Small British firms are helping staff pay the costs of their divorces to keep them focused on work, a law firm has said.
Pannone, the Manchester-based law firm, said that bosses were increasingly taking a “paternalistic” approach to their employees’ divorces.
It said that there had been a “marked increase” in the number of companies paying for initial advice sessions and contributing to legal costs for divorces. Some firms even considered their employee so vital they were willing to foot their entire legal bill, running into thousands of pounds.
The law firm said it had not heard of any cases of employers funding divorces until five years ago. But the number of cases has doubled in the last three years.
It said that “economic necessities” in the recession made small companies increasingly concerned to do whatever it took to retain skilled and experienced members of staff.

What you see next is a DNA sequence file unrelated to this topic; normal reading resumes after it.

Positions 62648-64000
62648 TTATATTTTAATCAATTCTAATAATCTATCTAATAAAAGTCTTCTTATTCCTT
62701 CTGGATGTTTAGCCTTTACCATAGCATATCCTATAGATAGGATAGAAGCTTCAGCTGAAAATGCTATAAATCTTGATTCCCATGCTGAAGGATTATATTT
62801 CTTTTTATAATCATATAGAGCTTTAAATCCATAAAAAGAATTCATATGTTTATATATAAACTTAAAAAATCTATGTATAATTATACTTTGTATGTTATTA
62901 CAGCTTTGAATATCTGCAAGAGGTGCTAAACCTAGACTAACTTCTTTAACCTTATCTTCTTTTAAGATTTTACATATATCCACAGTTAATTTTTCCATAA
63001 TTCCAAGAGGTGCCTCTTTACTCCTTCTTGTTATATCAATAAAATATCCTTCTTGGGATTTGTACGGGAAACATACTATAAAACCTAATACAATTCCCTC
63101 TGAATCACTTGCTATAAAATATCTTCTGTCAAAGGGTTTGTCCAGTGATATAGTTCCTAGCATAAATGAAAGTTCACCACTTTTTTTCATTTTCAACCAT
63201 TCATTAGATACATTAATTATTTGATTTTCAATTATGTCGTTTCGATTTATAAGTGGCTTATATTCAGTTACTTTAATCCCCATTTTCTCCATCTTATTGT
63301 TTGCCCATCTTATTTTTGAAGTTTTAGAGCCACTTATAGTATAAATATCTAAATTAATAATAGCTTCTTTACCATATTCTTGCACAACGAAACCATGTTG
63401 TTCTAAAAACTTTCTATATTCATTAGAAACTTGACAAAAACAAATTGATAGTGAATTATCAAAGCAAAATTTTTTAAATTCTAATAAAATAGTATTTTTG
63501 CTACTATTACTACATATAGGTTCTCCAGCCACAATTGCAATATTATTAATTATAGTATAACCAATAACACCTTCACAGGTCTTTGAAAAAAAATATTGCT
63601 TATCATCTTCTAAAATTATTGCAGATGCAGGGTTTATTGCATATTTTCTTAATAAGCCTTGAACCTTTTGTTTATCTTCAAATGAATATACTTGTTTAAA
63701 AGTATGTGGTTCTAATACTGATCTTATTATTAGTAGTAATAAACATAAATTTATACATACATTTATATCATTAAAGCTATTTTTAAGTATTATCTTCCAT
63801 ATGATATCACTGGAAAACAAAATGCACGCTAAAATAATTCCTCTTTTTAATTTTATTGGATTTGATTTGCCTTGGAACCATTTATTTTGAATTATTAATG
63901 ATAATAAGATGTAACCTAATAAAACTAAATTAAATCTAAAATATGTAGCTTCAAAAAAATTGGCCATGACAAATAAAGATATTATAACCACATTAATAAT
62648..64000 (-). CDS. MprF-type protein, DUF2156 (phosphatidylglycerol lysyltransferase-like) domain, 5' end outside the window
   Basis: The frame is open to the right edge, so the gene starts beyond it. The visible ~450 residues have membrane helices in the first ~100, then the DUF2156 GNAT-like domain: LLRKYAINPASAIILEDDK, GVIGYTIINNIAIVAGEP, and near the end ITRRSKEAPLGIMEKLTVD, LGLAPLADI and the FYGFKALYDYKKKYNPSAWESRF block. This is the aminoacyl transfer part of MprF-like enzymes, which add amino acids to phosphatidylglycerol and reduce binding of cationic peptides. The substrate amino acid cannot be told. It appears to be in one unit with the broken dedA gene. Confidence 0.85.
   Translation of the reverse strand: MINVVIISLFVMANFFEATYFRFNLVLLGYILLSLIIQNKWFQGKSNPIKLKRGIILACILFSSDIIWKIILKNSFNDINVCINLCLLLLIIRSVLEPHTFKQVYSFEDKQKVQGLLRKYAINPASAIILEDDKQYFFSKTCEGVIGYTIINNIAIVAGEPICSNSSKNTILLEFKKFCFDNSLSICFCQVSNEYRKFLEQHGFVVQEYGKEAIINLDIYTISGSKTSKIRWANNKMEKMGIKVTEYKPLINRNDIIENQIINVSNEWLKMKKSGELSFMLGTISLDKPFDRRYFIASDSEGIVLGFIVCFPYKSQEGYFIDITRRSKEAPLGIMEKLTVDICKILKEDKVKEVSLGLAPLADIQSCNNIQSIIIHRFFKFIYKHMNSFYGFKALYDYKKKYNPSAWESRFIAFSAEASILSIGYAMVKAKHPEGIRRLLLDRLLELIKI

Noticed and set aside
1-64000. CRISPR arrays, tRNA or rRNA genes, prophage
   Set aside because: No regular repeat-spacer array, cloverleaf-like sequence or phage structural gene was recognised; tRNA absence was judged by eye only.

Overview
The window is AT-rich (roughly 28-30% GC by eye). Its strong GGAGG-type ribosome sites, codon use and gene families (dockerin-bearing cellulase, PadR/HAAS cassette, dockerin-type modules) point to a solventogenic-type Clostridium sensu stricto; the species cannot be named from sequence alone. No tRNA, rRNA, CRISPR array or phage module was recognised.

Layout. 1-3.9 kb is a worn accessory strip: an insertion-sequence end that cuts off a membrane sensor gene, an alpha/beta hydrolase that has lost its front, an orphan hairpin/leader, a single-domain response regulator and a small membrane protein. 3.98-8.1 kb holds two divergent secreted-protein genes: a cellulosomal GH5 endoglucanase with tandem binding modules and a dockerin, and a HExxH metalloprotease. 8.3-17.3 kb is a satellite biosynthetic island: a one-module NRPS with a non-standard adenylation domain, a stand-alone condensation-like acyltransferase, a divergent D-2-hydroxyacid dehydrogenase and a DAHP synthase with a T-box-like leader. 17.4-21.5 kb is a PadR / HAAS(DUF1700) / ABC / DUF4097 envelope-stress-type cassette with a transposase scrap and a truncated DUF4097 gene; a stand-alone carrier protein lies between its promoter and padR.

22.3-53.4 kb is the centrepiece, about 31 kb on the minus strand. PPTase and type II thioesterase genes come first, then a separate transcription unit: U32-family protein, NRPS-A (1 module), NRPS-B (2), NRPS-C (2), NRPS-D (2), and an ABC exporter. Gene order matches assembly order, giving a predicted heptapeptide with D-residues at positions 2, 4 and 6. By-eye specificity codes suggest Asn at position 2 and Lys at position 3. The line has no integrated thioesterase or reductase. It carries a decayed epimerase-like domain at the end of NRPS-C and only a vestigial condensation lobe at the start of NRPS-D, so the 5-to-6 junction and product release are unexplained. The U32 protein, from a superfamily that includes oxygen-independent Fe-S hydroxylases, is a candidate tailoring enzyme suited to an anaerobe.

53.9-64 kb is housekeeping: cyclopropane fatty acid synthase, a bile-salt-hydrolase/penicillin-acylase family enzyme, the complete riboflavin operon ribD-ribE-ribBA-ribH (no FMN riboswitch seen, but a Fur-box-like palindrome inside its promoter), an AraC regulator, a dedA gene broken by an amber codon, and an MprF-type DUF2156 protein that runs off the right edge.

Vicki McLynn, a senior associate at the law firm, said: “They notice the effect which a divorce can have on someone’s productivity far more than a much larger company would. Given the current economic climate, they can ill afford such distractions, especially if the individuals involved are senior and important to a business’s fortunes.
“More than doing someone a favour which allows them to sort out their private life while keeping a career on-track, it represents a gesture of commitment and support from the firm which, in turn, generates reciprocal loyalty from the staff concerned.”
Firms weigh up the cost of providing legal support against their profitability, the law firm said.
Divorces can last up to 18 months and can affect an employee’s ability to concentrate on work, it added.
Ms McLynn said: “The firms with which we have had dealings are quite pragmatic. They regard any contribution to an employee’s bills during a divorce as money well spent if it helps maintain the volume and quality of work done.”